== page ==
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Despite this background and completed research, the Brown administration has repeatedly encouraged activists to submit a new request to ACURM to examine the issue of Israel divestment, which would, in effect, restart the months-long process that resulted in ACCRIP’s 2020 report.
“We know that that is essentially a distraction tactic. The administration wants to stall us,” said Rosenzweig. “We’ve been through all of the appropriate processes already. There’s no reason to do them again.”
“There is an active genocide, so to put us through these extra means, these extra channels, when this is a very time dependent issue…. this isn’t something that can wait a week. It honestly shouldn’t be waiting another day,” Abaherah said.
The strikers presented to the administration what they called “A Critical Edition” of the 2020 ACCRIP report, intended to directly address the shortcomings that Paxson identified in the original findings. The now-50-page report adds allegations of social harm on the part of the Israeli government and identifies specific criteria to determine which companies to divest from.
But there is little indication that the administration is prepared to change its mind ahead of this weeks’ corporation meetings and adopt the activists’ plan.
Professor of English Kate Schapira, who cowrote an op-ed in the Brown Daily Herald in support of the strikers, said she didn’t understand why the university was continuing to reject demands for divestment. “Why is this the approach that they’re taking? Why are they choosing, for example, the escalation of arrests or charges. If they’re experiencing this as some kind of threat, what is it that they understand as being threatened?”
Omer Bartov, a professor of Holocaust and Genocide Studies, said he doesn’t believe Brown or any university will ever take the action of divesting its endowment from companies that support Israel. He speculated that doing so would cause pro-Israel donors to stop giving financial gifts to Brown, adding that he personally has received significant pushback from some alumni for publicly expressing views critical of Israel. Institutions like Harvard have already begun losing donors, who believe administrators should take a stronger stance in support of Israel and against pro-Palestine activism on campus. “Presidents are there to raise money, and so the same goes for Brown. These are private institutions. They depend on money coming in from donors,” Bartov said.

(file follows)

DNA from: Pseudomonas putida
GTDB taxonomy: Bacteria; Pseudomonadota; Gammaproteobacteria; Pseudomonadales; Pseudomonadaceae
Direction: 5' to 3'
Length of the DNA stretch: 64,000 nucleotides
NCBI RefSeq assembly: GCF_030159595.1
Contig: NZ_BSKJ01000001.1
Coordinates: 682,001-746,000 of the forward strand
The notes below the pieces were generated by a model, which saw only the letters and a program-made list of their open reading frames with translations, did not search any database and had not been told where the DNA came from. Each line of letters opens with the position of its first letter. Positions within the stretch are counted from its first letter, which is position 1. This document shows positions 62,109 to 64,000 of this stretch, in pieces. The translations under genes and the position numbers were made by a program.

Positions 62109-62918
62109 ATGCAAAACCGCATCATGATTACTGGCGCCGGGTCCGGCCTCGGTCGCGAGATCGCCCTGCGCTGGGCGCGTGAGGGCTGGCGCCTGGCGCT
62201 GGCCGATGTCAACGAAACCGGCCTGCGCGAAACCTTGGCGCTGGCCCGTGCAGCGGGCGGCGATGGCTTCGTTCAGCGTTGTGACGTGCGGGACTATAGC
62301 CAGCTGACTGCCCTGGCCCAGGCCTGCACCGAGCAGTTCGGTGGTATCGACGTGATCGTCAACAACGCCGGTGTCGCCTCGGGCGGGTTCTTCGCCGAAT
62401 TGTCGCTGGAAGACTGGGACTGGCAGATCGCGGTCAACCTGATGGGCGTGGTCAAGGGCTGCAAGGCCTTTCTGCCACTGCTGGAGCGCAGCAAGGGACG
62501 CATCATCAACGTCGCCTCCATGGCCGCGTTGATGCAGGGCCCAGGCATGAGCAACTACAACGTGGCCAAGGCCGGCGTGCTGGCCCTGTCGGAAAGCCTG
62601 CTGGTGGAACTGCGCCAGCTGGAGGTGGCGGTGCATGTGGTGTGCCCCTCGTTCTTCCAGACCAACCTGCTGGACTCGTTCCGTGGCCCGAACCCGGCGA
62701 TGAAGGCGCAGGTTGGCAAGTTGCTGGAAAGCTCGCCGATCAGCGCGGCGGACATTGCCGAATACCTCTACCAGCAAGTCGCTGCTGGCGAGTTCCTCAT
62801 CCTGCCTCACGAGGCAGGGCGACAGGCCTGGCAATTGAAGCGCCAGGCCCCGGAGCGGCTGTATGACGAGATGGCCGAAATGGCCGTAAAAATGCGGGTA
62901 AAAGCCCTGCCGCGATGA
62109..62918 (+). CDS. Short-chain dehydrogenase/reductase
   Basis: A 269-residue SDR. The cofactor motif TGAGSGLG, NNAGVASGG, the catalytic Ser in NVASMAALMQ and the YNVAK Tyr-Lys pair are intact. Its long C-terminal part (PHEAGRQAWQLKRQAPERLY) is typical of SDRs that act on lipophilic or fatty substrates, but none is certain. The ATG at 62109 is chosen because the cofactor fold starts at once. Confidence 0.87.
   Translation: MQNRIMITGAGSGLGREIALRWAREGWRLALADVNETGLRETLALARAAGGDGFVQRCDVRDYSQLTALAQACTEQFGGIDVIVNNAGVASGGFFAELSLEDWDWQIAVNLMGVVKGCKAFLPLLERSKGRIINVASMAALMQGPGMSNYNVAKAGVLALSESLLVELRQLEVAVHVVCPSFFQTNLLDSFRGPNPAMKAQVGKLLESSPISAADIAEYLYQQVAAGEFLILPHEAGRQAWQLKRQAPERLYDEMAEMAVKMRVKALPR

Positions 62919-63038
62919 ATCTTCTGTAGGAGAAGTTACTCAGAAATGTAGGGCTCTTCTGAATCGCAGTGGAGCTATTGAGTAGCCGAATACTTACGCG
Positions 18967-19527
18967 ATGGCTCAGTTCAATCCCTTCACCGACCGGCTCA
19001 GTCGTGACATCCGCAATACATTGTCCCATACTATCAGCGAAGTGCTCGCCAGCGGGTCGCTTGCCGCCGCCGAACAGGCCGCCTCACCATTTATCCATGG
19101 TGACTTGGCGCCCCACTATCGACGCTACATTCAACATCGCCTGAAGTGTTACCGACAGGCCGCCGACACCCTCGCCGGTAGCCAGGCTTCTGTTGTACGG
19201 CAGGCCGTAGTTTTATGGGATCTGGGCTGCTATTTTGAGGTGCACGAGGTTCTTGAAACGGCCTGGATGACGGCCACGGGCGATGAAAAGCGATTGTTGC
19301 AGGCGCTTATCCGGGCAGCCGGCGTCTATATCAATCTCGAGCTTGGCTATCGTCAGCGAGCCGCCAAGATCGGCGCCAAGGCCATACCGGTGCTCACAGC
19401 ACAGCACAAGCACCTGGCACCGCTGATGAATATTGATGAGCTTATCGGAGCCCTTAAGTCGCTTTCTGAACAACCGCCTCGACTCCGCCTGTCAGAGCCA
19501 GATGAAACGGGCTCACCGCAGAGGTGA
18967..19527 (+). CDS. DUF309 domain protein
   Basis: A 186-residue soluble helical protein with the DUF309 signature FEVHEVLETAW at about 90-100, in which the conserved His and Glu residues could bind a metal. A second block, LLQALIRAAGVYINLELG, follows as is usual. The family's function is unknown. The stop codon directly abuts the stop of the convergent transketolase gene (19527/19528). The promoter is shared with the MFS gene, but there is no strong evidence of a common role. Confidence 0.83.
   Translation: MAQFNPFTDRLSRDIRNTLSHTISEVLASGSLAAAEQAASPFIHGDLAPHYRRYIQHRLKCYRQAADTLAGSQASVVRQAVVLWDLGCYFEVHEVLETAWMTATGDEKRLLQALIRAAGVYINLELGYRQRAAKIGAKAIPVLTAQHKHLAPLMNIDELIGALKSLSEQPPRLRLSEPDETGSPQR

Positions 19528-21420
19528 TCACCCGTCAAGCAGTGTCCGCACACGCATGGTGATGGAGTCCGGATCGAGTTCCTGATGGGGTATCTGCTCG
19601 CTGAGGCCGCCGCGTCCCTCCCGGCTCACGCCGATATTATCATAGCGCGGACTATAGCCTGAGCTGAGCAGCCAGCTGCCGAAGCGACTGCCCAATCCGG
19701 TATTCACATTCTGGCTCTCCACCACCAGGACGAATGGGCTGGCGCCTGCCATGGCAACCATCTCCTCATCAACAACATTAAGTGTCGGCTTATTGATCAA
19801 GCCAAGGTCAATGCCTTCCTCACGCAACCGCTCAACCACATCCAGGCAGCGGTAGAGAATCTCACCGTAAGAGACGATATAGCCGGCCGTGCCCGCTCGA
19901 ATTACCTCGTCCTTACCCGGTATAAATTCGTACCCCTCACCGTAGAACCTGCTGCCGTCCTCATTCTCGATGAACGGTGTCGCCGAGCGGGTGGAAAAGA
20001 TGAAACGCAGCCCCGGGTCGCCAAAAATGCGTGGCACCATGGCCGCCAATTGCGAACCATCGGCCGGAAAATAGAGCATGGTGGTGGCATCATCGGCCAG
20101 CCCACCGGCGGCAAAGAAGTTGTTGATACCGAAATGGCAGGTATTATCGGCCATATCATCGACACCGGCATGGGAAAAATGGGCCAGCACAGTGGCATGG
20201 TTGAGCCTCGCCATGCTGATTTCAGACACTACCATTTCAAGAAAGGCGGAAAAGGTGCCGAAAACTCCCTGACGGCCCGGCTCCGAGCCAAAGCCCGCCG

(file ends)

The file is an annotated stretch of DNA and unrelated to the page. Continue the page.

If a hunger strike fails to push the university to change its mind, it is unclear what will. The strikers said they will end their fast after the corporation meeting, but they and other activists said they remain hopeful that Brown will eventually divest. “The rejection of our simple demands only intensifies our resolve,” Abaherah said.
On Tuesday, the fifth day of the hunger strike, Niyanta Nepal said she was feeling dizziness, fatigue, and muscle cramping, but that she has been journaling to remind her about the lives of Gazans she is fighting for. “I can’t imagine that there will not be a huge turning point in the US in general, the world in general, specifically in this university,” said Nepal. “So I think maybe right now it seems like a very far-off reality for folks, but I trust humanity and people enough to identify what is going on.”
“We definitely don’t stop. We definitely don’t give up. Our demands are moot after the corporation meets on the 8th and 9th, but our movement keeps going,” Rosenzweig said. “I can only say that I know that someday Brown will divest and I hope that it’ll be soon.”